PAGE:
Healthcare in Ireland is modern, safe and among the best in the world. If you are living in Ireland, you usually qualify for free or subsidised public health services, which the government funds.

Ireland's two-tier system means you can choose to use either the government-funded public healthcare system or the private system, for which fees must be paid in full.

Public healthcare in Ireland

Public hospitals in Ireland are either owned and funded by the HSE or are voluntary public hospitals that may be privately operated but are funded by the government. Some of the notable public hospitals include St. James's Hospital and Beaumont Hospital in Dublin.

The public system provides high-quality care comparable to private hospitals but is often overbooked. Waiting lists can be long, even for urgent operations, making it a significant concern for many residents.

If you are classified as 'ordinarily resident' in Ireland, you can access publicly funded healthcare. To be ordinarily resident, you generally need to have been a tax resident for three consecutive years. Public in-patient and day service fees were abolished in April 2023. However, public healthcare is not entirely free. Patients without a Medical Card may have to pay subsidised fees based on income, age, illness or disability. For instance, there's a EUR 100 charge for attending emergency departments without a GP referral, though recent reforms have abolished many in-patient and day service fees.

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Private healthcare in Ireland

Private hospitals in Ireland operate independently of the state, requiring patients to cover the full cost of treatment. Costs for common procedures can vary significantly. It is wise to negotiate a healthcare subsidy with your employer or ensure your salary package covers private healthcare insurance.

Compared to other EU countries, private healthcare in Ireland tends to be more expensive. Despite the higher costs, private healthcare offers faster access to treatment, avoiding the long waiting lists of the public system. The quality of care is generally high, with private hospitals often providing more luxurious facilities and amenities.

Many employers offer private health insurance as a fully or partially subsidised benefit. This perk can include dental and optical coverage, health screenings, wellness programmes and mental health support. Offering private health insurance helps employers attract and retain talent, reducing absenteeism and boosting productivity.

Private healthcare is also available in public hospitals through private beds. Choosing private care in a public hospital offers faster treatment, access to private rooms, choice of consultant and shorter waiting times for elective procedures. However, you will still receive care from the same medical staff as public patients and may incur additional costs depending on your insurance coverage.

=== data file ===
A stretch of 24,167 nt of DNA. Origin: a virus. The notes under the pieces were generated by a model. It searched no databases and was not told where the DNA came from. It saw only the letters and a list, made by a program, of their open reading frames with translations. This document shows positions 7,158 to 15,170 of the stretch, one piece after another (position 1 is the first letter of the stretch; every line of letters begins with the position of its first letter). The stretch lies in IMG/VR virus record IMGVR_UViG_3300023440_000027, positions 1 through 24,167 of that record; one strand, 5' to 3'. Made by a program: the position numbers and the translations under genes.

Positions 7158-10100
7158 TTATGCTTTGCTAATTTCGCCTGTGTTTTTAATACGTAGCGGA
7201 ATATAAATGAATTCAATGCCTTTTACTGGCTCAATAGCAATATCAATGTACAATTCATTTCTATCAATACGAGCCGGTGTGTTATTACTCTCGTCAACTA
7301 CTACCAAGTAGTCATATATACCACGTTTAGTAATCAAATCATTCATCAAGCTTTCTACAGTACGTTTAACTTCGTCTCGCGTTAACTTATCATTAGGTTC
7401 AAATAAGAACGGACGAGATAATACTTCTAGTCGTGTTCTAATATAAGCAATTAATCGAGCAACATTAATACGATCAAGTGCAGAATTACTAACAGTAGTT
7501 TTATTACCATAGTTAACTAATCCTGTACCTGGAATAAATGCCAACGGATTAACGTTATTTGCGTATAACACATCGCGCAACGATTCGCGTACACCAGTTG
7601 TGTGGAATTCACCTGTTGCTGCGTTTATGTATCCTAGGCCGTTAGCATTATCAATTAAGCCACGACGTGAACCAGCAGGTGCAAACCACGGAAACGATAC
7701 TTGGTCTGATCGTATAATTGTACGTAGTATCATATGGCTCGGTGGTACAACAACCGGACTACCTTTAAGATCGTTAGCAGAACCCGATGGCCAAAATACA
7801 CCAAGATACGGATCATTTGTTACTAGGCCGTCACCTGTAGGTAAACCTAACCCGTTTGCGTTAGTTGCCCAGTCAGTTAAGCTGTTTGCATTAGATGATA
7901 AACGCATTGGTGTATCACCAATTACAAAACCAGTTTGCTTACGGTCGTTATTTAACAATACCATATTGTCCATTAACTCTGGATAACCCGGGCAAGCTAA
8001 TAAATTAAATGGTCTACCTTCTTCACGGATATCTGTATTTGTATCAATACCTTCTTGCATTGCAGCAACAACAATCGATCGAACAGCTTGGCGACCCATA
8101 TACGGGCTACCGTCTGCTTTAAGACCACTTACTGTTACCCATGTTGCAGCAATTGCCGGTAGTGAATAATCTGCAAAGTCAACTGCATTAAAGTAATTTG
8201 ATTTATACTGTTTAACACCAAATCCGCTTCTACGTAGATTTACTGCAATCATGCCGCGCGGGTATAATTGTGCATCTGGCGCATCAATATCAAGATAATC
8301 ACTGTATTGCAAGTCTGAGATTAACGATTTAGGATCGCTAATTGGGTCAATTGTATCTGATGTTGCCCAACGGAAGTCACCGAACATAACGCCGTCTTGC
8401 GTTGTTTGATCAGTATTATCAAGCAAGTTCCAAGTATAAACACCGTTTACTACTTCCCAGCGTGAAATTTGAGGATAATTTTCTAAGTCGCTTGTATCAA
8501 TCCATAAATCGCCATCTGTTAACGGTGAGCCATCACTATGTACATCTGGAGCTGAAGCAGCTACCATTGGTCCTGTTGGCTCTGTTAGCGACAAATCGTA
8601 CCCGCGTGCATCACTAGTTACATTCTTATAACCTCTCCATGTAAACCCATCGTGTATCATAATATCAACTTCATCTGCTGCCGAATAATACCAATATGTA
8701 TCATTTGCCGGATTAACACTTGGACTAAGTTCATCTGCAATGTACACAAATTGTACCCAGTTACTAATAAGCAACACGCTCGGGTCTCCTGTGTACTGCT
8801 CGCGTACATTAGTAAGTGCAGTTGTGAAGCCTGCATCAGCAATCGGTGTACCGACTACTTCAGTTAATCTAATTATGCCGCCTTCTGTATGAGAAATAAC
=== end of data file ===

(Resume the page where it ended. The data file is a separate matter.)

Health insurance in Ireland

If you don't qualify for a Medical Card, there are other options for free or subsidised care. The GP Visit Card, for instance, covers GP visits and out-of-hours services. To qualify, your income must be below certain thresholds or belong to specific groups like children under eight or those over 70. The Long-Term Illness Scheme offers free drugs and medical appliances for 16 specific conditions, requiring no means test.

Despite the availability of subsidised treatment, many Irish citizens and expats opt for private health insurance. This allows you to receive immediate treatment and access additional services like private hospital rooms and specialist care. Check if Irish private hospitals accept an overseas provider before signing up. Many employers offer private health insurance as a benefit, so it's worth negotiating this into your employment package.

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Medicines and pharmacies in Ireland

Pharmacies are widely available in Irish towns and cities. In urban areas, many pharmacies stay open late, with some Lloyds Pharmacy locations open until 10pm. In rural areas, pharmacies typically close earlier in the evening and may have limited weekend hours.

Prescription medications are free for those with a Medical Card. If you are ordinarily resident in Ireland, you can apply for the Drugs Payment Scheme (DPS). This scheme ensures you pay at most a set amount per month for approved medications, with the government covering any additional costs.

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Vaccinations for Ireland

Routine vaccinations are recommended for everyone in Ireland, including measles-mumps-rubella, diphtheria-tetanus-pertussis, varicella and polio. Flu shots and the COVID-19 vaccine are also recommended.

Vaccines are free for everyone, including expats. You can get vaccinated at pharmacies, doctor's offices and vaccination clinics. There's no specific vaccination programme for new residents, but expats have the same access to vaccines as Irish citizens.

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Emergency services in Ireland

Both public and private hospitals have Accident and Emergency (A&E) departments for serious emergencies. You can dial 999 or 112 for an ambulance in an emergency. Patients without a Medical Card may be charged for A&E services.

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